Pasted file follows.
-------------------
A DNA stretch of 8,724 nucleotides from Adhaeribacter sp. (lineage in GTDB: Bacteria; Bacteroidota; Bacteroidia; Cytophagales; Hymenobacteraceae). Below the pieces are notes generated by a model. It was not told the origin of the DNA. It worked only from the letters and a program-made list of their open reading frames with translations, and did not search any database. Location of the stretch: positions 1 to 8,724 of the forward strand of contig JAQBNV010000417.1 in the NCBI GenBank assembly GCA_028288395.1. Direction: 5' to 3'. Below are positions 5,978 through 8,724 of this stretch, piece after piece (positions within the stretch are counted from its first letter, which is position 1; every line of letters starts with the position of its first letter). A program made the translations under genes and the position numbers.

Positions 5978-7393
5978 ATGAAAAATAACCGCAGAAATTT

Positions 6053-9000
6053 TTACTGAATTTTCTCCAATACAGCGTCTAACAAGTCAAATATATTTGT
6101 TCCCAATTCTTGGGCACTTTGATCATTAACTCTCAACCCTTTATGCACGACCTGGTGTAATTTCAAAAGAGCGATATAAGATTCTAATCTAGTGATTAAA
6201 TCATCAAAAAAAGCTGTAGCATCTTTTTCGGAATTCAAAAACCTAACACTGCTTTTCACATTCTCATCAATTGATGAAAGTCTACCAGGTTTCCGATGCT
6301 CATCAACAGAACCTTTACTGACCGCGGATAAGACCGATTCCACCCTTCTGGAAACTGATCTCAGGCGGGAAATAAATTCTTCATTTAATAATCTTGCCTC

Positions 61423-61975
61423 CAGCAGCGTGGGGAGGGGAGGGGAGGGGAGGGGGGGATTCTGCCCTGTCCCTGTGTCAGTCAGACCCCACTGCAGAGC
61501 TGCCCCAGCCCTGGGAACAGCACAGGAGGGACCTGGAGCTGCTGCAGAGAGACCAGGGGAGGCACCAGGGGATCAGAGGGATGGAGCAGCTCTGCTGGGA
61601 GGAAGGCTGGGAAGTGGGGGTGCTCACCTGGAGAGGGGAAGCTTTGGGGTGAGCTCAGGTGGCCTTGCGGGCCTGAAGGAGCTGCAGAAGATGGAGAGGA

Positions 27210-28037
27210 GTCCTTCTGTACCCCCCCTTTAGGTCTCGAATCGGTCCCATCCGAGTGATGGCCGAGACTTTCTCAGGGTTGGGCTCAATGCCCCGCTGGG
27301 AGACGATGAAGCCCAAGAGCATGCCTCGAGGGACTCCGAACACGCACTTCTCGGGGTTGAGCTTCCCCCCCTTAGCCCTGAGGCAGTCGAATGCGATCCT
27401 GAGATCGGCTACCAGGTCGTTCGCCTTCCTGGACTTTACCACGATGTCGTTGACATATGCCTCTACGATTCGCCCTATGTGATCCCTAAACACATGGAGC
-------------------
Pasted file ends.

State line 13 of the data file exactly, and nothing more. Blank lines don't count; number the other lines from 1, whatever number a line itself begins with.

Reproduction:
Positions 27210-28037